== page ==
S&P 500 firms have about 11 directors each. So who occupies these 5,500 or so board seats? Virtually anyone can be a board member, but to believe that this is the reality is being very idealistic. Those nominated by a firm's management or board's nominating committee are the ones who eventually become directors. Therefore, if you don't personally know the firm's CEO or a current board member, it is extremely difficult for you to become a director. According to the 2001 Korn/Ferry Annual Board of Directors Study, about two thirds of current directors say that the CEO/chairman has the most influence in identifying new directors.  Of course, there are other ways to get a board seat. If you are a university dean/president or a politician, you could be viewed as a respectable figurehead. A board may therefore solicit your candidacy. If you are not figurehead material, you would probably need to be identified by an executive finder, such as Korn/Ferry or Heidrick & Struggles, as a viable director candidate. However, getting a recommendation from these finders is tough. For example, Korn/Ferry states that a person would have to possess 10 to 20 years of experience in a business leadership role, be a current COO or CFO of a large company, or be one of the top 15 executives at a very large corporation in order to be considered a viable director.  Finally, a shareholder could submit a proposal to obtain a board seat, but unless he or she is well known or wealthy enough to launch an expensive campaign, this route may actually be the most difficult. We'll discuss shareholder proposals in more detail in Chapter 11, where we discuss shareholder activism.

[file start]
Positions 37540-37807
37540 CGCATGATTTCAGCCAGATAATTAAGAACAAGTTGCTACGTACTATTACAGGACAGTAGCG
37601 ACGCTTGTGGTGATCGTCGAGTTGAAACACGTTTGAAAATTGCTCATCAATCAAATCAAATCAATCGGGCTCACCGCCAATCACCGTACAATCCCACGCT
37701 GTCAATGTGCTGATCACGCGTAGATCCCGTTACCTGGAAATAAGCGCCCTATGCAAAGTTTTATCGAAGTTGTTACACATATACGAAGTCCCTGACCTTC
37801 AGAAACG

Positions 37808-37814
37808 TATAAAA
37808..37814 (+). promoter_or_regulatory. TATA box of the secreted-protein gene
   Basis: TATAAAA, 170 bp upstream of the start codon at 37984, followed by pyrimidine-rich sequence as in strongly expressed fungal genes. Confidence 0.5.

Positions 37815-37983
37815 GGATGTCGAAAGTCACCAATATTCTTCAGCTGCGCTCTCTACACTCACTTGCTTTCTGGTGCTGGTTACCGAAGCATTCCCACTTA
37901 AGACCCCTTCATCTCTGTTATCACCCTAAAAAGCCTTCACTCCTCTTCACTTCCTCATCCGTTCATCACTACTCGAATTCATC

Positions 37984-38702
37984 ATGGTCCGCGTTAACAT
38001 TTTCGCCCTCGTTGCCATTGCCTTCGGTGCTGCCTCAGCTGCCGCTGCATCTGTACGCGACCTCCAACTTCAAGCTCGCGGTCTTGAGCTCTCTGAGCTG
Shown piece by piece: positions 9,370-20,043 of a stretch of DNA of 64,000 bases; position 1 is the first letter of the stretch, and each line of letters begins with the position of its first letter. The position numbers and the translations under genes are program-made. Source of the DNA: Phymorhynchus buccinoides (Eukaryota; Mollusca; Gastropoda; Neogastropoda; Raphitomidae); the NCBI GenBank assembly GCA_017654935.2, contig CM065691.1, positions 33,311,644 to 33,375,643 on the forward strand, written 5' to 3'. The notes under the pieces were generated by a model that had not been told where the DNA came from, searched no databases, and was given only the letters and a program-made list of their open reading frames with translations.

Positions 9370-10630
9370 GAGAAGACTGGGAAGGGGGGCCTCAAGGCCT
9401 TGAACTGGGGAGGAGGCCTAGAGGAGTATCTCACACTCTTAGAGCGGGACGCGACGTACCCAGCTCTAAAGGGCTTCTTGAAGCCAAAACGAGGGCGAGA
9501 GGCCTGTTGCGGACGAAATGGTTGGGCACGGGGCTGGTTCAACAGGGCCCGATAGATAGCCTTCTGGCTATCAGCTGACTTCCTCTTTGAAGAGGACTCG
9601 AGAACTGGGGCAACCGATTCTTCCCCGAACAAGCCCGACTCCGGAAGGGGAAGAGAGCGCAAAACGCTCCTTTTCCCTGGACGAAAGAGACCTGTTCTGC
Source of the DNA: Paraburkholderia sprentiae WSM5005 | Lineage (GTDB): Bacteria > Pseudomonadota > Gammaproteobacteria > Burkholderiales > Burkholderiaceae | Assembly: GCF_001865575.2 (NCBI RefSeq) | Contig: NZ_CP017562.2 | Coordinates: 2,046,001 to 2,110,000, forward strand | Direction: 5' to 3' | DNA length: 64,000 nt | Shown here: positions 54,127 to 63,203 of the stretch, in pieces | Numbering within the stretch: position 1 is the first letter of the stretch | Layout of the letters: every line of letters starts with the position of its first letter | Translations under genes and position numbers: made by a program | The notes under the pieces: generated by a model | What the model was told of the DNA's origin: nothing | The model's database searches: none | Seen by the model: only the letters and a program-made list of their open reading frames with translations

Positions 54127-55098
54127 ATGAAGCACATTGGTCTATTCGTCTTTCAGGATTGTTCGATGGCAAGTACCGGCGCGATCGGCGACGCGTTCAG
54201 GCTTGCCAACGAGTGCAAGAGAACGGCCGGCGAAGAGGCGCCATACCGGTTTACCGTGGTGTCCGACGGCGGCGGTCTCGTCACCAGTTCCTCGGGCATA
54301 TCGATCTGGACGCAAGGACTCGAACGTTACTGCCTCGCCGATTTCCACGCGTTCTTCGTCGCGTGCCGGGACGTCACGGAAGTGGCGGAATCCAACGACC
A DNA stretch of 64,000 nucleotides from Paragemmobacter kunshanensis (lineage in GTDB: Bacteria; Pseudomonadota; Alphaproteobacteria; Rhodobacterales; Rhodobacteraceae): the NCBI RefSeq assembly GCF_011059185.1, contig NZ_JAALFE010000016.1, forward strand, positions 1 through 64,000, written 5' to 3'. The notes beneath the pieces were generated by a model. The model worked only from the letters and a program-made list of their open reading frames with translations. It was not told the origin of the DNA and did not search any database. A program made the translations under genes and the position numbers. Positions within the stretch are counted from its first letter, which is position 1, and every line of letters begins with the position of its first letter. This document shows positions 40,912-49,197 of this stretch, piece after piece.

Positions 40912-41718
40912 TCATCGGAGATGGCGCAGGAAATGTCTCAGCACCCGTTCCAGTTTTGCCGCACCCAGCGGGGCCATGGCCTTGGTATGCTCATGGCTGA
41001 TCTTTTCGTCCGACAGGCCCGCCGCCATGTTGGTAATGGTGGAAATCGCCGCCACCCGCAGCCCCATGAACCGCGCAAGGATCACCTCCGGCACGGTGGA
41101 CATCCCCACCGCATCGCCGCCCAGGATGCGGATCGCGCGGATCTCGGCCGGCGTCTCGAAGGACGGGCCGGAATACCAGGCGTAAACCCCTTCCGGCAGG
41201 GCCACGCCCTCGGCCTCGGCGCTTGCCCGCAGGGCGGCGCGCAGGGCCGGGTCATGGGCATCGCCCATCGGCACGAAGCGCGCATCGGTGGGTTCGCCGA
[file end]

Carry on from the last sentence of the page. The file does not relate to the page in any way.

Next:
You may think that a person getting a director nomination means that there is only a good chance that he or she will eventually get the directorship, but it's actually more like a sure thing. In the annual elections for board seats, an overwhelming majority of board-nominated directors win ” generally going uncontested. Why is this? Usually, shareholders don't show up to vote or return their proxy votes by mail. When shareholders do vote, they often follow the suggestions of management or the board.  This being the case, it's not surprising that boards end up being comprised of current and former business leaders ”often CEOs from other firms. They also include current or former employees , academics , bankers, university presidents , and even politicians . According to the 2001 Korn/Ferry Study, 91 percent of Fortune -listed firms have a retired executive serving as a director, 83 percent have an executive from another firm, 56 percent have an academic, and 52 percent have a former government official.  With regard to gender and race representation, the data seems somewhat promising . Seventy-four percent of the boards have a woman director and 65 percent of them have an ethnic minority, with African Americans sitting on 41 percent of our nation's boards. However, with a cynical viewpoint, compensation expert Graef Crystal once stated that a board could be generalized as "ten friends of management, a woman and a black."